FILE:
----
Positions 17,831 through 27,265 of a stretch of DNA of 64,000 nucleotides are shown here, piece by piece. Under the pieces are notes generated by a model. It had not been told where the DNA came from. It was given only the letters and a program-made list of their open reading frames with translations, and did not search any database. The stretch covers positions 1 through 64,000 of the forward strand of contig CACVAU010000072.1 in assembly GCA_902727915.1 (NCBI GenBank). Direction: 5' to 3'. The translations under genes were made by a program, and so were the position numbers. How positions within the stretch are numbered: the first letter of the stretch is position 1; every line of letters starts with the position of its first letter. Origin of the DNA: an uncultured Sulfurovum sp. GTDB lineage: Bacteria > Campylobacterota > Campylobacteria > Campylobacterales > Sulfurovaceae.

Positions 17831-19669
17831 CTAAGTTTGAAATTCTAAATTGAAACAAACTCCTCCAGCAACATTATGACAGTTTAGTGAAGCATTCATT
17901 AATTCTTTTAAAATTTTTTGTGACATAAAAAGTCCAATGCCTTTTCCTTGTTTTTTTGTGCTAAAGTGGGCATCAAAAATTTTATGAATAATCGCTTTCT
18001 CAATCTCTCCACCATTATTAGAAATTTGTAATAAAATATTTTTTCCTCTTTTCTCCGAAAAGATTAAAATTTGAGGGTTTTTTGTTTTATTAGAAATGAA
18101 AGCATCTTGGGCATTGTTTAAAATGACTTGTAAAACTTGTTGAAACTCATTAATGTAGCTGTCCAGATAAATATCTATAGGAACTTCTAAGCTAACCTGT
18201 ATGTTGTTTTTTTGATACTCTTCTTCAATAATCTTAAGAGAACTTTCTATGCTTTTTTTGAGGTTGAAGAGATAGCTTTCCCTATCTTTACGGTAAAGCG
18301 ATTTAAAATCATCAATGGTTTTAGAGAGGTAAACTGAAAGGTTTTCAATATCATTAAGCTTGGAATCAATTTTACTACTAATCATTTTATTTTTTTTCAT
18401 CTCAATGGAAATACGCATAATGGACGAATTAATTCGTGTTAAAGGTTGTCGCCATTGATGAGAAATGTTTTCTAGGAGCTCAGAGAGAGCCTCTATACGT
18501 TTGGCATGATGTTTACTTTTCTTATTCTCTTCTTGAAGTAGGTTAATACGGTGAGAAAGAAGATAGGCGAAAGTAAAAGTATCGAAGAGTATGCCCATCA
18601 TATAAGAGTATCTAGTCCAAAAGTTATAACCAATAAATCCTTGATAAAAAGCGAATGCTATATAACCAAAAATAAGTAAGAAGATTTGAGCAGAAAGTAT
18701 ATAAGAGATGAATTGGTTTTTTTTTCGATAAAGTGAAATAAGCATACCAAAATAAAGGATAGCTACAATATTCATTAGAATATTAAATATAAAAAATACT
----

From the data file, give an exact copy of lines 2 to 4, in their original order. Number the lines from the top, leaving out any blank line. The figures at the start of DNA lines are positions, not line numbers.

Positions 17831-19669
17831 CTAAGTTTGAAATTCTAAATTGAAACAAACTCCTCCAGCAACATTATGACAGTTTAGTGAAGCATTCATT
17901 AATTCTTTTAAAATTTTTTGTGACATAAAAAGTCCAATGCCTTTTCCTTGTTTTTTTGTGCTAAAGTGGGCATCAAAAATTTTATGAATAATCGCTTTCT